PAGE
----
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Bleep! Free Speech and Censorship in the Classroom: Introduction

A guide to accompany our poster presentation at ALA Annual in New Orleans, Louisiana, 2011

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Emily Croft
she / her / hers
Library #224C

Course Description

 Imagine a world where everything you see, hear, and touch has passed through a filter.  Music, literature, art, motion pictures, and news media have all been stripped of ideas, images, or words that are objectionable or offensive to the status quo.  This is your world. 


Despite the protection allotted by the 1st Amendment for the individual freedoms of religion, speech, and the press, ongoing censorship issues in art, politics, religion, science, and popular culture consistently challenge individual freedoms.  Who should decide what books we read, what movies we watch, and what music we listen to?  Should politically rebellious literature be censored?  Does the government have the right to conceal environmental data from the public?  What are the motivations behind those who censor?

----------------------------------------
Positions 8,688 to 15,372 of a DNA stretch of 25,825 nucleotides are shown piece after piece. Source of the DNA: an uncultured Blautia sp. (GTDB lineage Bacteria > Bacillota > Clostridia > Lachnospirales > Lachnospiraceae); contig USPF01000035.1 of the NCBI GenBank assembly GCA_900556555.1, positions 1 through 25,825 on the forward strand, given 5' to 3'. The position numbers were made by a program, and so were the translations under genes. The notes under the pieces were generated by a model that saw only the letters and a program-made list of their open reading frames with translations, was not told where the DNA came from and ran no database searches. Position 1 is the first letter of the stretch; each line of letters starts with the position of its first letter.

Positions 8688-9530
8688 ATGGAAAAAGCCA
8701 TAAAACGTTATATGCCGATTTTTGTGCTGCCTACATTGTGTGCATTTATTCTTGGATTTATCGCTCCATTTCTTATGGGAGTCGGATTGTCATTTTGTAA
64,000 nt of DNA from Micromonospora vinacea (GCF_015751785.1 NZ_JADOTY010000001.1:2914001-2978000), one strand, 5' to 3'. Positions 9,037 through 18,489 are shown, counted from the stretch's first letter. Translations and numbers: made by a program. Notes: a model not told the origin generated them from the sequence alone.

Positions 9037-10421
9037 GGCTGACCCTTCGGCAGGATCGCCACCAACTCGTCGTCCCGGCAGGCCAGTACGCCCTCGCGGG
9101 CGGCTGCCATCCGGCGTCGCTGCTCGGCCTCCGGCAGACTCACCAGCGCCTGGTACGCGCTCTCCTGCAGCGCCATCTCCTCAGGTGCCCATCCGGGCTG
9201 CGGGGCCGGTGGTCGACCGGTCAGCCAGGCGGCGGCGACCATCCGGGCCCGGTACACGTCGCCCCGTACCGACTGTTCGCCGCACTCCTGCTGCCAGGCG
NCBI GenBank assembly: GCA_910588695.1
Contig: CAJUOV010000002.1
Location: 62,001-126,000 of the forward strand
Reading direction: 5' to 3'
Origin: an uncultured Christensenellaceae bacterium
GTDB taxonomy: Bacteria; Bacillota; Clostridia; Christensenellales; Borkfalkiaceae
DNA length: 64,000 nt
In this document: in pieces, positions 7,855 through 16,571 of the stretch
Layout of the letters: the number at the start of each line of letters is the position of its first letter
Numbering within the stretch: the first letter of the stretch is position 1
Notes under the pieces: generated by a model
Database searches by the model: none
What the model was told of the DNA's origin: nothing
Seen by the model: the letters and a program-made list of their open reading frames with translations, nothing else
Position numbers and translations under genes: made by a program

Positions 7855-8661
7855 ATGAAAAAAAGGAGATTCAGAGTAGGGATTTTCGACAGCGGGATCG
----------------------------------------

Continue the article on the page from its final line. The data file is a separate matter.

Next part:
In this course, we will follow the trail of censorship throughout U.S. history by analyzing banned and censored materials.  Arguments for and against censorship will be identified and discussed as we read banned texts (both literature and comic books), view racy pre-production code films, and explore the controversial issues surrounding art and pornography, wartime photography, as well as music and video game censorship.  Throughout the course we will ruminate on whether or not censorship is ever defensible.